And boy- what an ending this was! To say that the tempo was raised in this book would be an understatement. So far the journey had been mental, but even then there was no way to see where the road was heading. The direction it took was on another plain (quite literally- it is fantasy after all). With more than one twist of the knife, this story skewered my heart and dragged it up through my throat. Every wild turn gave me palpitations. Lawrence said in the afterword that he wanted to end this series on a high- and by god did he do that. (And by high I mean: mind-blowingly, soul-crushingly good)

As you all know by this stage, I love Jorgy. But what was a marvellous addition to this book was having sections dedicated to the villainous Chella. Yes, that’s right, this book has villains to offset its anti-heroes. It added another dimension to the book.

And like always, it was amazingly well written:

“The scars of the briar mark me, a calligraphy of violence a message blood-writ, requiring a lifetime to translate”

“Careless words scattered like broken glass for the Brettan to pick a path through. Chella came to Kai’s aid before he cut himself”

“I’m only an echo and I feel only an echo of the love he would have had for you. But it’s a very loud echo.”

I mean that just speaks for itself!!

Rating: 5/5 bananas


Do you like this series? Are you planning on picking it up? And which book do you reckon ended especially well? Let me know in the comments?

7 for 7 – July Mini Reviews

Admittedly I’m not prepared to admit it is July- to be honest I think I’d rather stick my fingers in my ears and go “lalalala”- but the world is not listening, time is marching on whether I like it or not and the summer weather is trying to bake me alive…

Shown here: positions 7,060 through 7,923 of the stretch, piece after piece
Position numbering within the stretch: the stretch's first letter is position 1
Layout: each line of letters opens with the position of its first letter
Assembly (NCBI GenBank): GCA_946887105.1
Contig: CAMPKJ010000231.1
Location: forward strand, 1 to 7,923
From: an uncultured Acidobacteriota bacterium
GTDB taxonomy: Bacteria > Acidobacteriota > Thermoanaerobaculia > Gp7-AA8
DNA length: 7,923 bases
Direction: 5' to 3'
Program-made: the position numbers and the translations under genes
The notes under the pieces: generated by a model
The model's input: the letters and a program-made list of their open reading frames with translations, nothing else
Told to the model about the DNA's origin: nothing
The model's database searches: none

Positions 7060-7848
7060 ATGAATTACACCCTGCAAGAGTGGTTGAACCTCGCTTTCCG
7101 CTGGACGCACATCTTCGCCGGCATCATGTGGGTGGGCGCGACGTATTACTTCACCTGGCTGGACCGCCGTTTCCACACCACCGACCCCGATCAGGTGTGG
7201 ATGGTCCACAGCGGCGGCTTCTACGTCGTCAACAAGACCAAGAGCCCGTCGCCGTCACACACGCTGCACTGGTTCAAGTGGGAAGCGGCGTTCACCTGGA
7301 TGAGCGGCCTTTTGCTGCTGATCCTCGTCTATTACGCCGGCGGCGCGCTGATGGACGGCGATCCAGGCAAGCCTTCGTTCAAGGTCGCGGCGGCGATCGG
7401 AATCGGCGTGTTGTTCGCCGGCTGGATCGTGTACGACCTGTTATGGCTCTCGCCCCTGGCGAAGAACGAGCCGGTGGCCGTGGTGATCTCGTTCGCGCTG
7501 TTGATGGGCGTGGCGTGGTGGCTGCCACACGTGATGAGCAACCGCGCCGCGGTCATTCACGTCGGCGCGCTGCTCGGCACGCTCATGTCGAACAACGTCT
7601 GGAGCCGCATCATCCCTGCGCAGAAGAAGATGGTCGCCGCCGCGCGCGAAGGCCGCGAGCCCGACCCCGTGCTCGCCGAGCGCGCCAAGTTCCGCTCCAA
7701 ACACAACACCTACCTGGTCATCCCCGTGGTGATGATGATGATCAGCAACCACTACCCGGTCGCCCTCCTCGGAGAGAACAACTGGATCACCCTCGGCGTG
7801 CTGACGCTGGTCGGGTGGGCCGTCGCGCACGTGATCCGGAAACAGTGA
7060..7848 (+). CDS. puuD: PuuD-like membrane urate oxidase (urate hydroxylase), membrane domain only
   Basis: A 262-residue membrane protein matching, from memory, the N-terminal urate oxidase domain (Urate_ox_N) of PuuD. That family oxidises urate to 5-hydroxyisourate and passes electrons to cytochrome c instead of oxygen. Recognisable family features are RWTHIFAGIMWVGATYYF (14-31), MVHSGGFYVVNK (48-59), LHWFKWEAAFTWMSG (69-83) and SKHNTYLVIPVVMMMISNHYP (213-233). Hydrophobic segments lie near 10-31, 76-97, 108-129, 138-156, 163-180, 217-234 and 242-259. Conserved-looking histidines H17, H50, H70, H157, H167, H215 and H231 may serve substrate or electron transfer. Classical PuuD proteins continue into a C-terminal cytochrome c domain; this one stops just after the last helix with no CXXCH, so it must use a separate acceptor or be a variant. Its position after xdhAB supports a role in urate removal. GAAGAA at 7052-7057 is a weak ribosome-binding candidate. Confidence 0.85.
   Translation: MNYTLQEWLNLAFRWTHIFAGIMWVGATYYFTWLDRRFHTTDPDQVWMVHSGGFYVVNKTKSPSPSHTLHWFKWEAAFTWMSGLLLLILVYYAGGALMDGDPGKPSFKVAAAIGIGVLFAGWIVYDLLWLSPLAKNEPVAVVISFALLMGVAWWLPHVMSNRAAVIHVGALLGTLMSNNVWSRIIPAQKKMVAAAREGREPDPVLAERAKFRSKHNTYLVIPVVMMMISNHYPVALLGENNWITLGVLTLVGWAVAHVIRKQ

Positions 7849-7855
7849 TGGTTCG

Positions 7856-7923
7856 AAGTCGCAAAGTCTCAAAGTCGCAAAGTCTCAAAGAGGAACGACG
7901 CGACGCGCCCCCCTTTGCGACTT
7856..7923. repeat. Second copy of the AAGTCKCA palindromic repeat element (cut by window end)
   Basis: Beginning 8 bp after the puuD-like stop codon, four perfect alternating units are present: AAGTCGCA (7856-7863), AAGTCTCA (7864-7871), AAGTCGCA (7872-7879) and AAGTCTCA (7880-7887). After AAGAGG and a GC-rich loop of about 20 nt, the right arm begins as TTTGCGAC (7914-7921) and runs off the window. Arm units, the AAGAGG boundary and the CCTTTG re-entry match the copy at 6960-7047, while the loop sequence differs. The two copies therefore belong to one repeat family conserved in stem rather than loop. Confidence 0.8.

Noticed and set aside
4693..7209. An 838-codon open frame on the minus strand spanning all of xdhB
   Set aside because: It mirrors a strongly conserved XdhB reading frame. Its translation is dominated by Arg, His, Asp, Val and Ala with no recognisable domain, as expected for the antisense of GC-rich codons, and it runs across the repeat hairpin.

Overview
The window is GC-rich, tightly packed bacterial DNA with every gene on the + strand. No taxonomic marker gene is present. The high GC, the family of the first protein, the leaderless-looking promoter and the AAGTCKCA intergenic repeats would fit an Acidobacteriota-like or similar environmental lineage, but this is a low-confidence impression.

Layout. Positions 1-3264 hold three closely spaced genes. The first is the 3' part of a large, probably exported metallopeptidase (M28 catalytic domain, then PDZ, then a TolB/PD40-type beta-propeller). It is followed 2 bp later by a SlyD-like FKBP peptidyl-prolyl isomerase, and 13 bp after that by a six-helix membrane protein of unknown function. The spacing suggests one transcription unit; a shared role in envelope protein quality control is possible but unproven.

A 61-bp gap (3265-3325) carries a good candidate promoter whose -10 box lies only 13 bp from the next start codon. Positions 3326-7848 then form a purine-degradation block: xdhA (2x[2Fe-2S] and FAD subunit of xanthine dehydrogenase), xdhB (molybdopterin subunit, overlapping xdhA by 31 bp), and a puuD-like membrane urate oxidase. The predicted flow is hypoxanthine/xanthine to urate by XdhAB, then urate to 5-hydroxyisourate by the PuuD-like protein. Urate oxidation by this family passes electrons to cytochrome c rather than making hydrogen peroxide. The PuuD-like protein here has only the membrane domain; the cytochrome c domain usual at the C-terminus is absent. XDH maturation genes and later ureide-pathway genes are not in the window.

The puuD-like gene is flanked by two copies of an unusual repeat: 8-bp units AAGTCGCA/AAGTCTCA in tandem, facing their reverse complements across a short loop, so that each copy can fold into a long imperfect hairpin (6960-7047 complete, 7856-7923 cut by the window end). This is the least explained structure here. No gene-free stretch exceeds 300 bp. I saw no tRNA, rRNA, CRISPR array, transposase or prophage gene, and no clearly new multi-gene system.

Sooo it’s time for my monthly mini reviews!

lovely bones

Lovely Bones– I was left with pretty mixed feelings for this. It was absolutely awful to see what happens to the family that’s left behind after a loved one passes- especially in such horrible circumstances- and that definitely made me teary eyed. However, I did find it a little too weird and I found the totally clueless police irksome. I mean, creepy murderer guy is *CREEPY*!!

Rating: 2½/5 bananas


12 years a slave

Twelve Years a Slave– I did not realise the full impact of the book until I reached the end- I was just so wrapped in it that I didn’t notice time passing. The sheer, intolerable injustice of it really got to me. I can’t say anything other than how disgusting it was that human beings could be treated like this. And, as much as we may all be aware of this period of history, it can never cease to be shocking.

Rating: 5/5 bananas


winner's kiss

Winner’s Kiss– okay, so my main issue with this is that I lost interest by the time I got to this book… which was a real shame, because I enjoyed the first two and there were parts of this where I remembered why I’d originally liked this series. However one of the characters got amnesia and that gutted a lot of my enjoyment. Not only did it reset the romance, but it gave said-character a personality transplant and made them a lesser version of themselves (for a totally illogical and unbelievable reason).

Rating: 2½/5 bananas


through the woods

Through The Woods– what an exquisite, creepy read!! Even after I closed the book, I was left with that tingly fear that the monsters might escape the pages and EAT ME!! Okay, I may be a tad melodramatic, but I am very easily spooked, and this was one hell of a graphic novel. What really made this book magnificent for me was that it’s like reading art- I don’t think there’s any other way to describe it. The aesthetic element was just so stunning and perfectly balanced with the beautiful snippy language. The drama created when that was combined with the way it was structured and that building intensity was just perfect. I also loved how it felt reminiscent of both fairy tales and retellings like Carter, whilst still feeling totally unique.

Rating: 5/5 bananas


jerusalem the golden